Page:The Fauna of British India, including Ceylon and Burma (Birds Vol 1).djvu/68

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CORVIDÆ.

(15) Corvus monedula sœmmeringii.

The Eastern Jackdaw.

Corvus sœmmeringii Fischer, Mém. Soc. Imp. Natur. Moscou, i, p. 3 (1811) (Moscow).
Corvus monedula. Blanf. & Oates, i, p. 22.

Vernacular names. Paya (Tibetan).

Description. Forehead and crown glossy black; nape and hind neck dusky grey; sides of the head and neck light grey, almost white, and forming a half-collar on the posterior portion of the side of the neck; lores blackish; upper plumage, wings and tail bluish black with a considerable amount of gloss; chin and cheeks black with grey shaft-streaks; throat and fore neck entirely black; remainder of lower plumage slaty black with very little gloss.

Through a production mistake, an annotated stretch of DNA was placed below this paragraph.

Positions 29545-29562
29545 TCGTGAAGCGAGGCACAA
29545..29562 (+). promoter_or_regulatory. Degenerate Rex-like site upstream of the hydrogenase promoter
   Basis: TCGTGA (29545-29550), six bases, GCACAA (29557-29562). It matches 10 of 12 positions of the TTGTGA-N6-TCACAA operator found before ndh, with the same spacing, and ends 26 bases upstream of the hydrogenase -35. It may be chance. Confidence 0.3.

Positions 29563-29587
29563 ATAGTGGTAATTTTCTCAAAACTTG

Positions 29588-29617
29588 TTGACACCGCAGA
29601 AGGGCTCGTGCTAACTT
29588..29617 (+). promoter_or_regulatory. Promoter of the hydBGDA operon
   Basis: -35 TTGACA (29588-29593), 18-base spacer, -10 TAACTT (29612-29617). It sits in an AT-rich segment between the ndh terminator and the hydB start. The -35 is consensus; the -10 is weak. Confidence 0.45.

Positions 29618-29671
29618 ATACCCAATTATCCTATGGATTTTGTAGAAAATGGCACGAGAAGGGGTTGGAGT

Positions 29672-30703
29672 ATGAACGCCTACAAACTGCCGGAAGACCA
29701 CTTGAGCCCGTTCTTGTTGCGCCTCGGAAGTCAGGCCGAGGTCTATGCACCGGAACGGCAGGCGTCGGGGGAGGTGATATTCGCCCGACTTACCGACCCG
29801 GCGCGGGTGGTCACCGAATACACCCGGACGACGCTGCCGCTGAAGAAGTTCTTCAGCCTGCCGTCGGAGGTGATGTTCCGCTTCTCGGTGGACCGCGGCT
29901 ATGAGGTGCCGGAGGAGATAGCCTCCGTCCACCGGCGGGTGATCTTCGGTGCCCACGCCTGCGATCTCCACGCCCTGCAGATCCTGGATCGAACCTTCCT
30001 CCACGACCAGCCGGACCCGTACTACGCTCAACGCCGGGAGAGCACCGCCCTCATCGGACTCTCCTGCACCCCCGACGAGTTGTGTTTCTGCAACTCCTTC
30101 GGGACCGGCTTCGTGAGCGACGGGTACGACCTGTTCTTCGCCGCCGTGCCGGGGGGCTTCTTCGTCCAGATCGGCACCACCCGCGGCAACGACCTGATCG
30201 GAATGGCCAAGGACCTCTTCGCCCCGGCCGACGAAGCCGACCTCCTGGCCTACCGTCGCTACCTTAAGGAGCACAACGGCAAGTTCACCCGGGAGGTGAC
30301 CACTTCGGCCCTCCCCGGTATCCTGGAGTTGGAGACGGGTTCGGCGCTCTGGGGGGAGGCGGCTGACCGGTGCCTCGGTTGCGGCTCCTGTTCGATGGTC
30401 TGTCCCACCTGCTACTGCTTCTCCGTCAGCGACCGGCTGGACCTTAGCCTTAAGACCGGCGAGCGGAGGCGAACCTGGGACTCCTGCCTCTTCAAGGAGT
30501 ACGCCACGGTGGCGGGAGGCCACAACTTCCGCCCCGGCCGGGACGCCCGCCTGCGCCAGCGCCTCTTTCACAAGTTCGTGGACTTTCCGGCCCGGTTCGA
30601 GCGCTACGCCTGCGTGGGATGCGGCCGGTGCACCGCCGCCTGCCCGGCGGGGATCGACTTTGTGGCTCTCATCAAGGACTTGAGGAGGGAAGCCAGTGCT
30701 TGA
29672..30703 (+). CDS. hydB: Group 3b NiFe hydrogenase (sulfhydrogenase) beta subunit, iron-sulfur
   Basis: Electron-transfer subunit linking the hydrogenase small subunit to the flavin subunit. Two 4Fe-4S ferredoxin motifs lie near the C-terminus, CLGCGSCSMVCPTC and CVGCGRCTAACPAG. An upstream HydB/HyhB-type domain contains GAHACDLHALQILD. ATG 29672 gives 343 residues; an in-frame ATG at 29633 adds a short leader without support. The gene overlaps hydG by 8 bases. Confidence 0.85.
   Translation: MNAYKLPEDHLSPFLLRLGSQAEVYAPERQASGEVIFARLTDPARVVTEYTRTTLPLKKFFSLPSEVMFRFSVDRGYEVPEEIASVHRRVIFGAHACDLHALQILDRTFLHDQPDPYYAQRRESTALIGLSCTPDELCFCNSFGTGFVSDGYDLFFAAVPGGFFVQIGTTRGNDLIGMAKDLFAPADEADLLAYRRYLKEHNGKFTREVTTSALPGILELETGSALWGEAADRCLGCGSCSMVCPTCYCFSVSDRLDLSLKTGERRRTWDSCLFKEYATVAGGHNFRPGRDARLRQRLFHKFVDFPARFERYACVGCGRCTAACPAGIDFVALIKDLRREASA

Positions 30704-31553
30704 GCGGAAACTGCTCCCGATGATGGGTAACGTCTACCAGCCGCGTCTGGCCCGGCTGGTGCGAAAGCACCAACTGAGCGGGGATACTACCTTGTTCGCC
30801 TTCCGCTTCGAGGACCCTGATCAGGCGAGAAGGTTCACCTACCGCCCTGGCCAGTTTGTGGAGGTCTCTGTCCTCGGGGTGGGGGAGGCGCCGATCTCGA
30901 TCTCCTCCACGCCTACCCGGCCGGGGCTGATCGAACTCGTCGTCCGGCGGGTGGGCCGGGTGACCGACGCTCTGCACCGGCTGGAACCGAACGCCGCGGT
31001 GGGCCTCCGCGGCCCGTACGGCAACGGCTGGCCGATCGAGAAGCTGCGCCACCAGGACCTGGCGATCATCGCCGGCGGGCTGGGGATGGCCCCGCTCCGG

The Fauna of British India, including Ceylon and Burma (Birds Vol 1) 68.jpg
Fig. 7. — Head of C. m. sœmmeringii.

Colours of soft parts. Iris nearly white; legs, feet and bill black.

Measurements. Length about 320 to 340 mm.; wing 230 to 250 mm.; tail about 135 mm.; tarsus about 44 mm.; culmen 32 to 34 mm.

Distribution. Breeding from Eastern Russia, Macedonia, Bulgaria, Turkey, through Asia as far east as the Yenesei and south to Persia, Afghanistan, Kashmir, Ladakh and Eastern Tibet. In winter it wanders into the plains, being numerous close to the Himalayas and having been found as far south as Ferozepore, Jhelum and Kalabagh, and as far east as Umballa.

Nidification. The Eastern Jackdaw breeds in great numbers in Kashmir, West Ladakh, Gilgit, etc., making its nest of all kinds of rubbish in old buildings, hollow trees and holes in cliffs. It lays four to seven eggs—of a very pale sea-green colour, sparsely marked with spots and specks of dark brown and purple. They average about 34.2 × 24.9 mm. in size but vary very much both in length and breadth, even in the same clutch. The breeding season commences in April but eggs may be found until the end of June.